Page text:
An anonymous reader writes "Valve has just released its February, 2013 Steam Hardware & Software Survey, and the results are absolutely mind blowing. Linux is now standing strong as a legitimate gaming platform. It now represents 2.02% of all active Steam users." That's in keeping with what new submitter lars_doucet found. Lars writes: "I'm an independent game developer lucky enough to be on Steam. Recently, the Steam Linux client officially went public and was accompanied by a site-wide sale. The Linux sale featured every single Linux-compatible game on the service, including our cross-platform game Defender's Quest. .... Bottom line: during the sale we saw nearly 3 times as many Linux sales of the game as Mac (Windows still dominated overall)."
Want to read Slashdot from your mobile device? Point it at m.slashdot.org and keep reading!
silentbrad writes "Cliff Bleszinski, formerly of Epic Games, posted a blog entry titled 'Nickels, dimes, and quarters' yesterday, advocating that gamers dissatisfied with the current trend toward DLC and microtransactions should vote with their wallets. Quoting: 'The video game industry is just that. An industry. Which means that it exists in a capitalistic world. You know, a free market. A place where you're welcome to spend your money on whatever you please or to refrain from spending that money. ... Adjusted for inflation, your average video game is actually cheaper than it ever has been. Never mind the ratio of the hours of joy you get from a game per dollar compared to film. To produce a high quality game it takes tens of millions of dollars, and when you add in marketing that can get up to 100+ million. ... I've seen a lot of comments online about microtransactions. They're a dirty word lately, it seems. Gamers are upset that publishers/developers are "nickel and diming them." They're raging at "big and evil corporations who are clueless and trying to steal their money." I'm going to come right out and say it. I'm tired of EA being seen as "the bad guy." I think it's bulls*** that EA has the 'scumbag EA' memes on Reddit and that Good Guy Valve can Do No Wrong. ... If you don't like EA, don't buy their games. If you don't like their microtransactions, don't spend money on them. It's that simple. ... The market as I have previously stated is in such a sense of turmoil that the old business model is either evolving, growing, or dying. No one really knows. "Free to play" aka "Free to spend 4 grand on it" is here to stay, like it or not. ... People like to act like we should go back to "the good ol' days" before microtransactions but they forget that arcades were the original change munchers. Those games were designed to make you lose so that you had to keep spending money on them. Ask any of the old Midway vets about their design techniques. The second to last boss in Mortal Kombat 2 was harder than the last boss, because when you see the last boss that's sometimes enough for a gamer. ... If you don't like the games, or the sales techniques, don't spend your money on them. You vote with your dollars.'"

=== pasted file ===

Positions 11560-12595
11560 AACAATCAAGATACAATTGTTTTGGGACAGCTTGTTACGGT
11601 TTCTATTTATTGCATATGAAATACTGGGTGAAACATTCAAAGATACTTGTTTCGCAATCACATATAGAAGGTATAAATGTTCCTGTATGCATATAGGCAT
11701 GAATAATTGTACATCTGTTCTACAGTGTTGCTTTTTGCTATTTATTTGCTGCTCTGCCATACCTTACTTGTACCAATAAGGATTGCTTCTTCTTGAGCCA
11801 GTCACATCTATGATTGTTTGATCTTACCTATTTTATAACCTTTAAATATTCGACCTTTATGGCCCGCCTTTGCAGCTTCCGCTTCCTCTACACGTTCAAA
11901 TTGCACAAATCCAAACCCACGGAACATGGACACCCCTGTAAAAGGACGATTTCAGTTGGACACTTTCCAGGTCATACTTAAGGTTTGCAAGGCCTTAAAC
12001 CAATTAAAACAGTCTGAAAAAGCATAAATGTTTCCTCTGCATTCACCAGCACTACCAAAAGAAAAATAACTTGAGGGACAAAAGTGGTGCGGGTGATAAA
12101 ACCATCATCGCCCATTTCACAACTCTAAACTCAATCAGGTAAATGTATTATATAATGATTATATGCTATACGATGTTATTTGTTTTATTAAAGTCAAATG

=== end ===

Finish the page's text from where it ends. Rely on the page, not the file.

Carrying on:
Nerval's Lobster writes "Computer games are big business, with millions of players and billions of dollars in revenue every year. But that popularity puts game studios in a tough spot, especially when it comes to mobile games that need to serve their players a constant stream of updates and rewards. That pressure is leading to an interesting phenomenon: while IT companies that create more 'serious' software (i.e., productivity apps, business tools, etc.) are often viewed as cutting edge, it might be game developers actually doing the most innovative stuff when it comes to analytics, cloud and high-performance computing, and so on. Broken Bulb Studios, Hothead Games, and some other studios (along with some hosting companies) talk about how they've built their platforms to handle immense (and fluctuating) demand from gamers."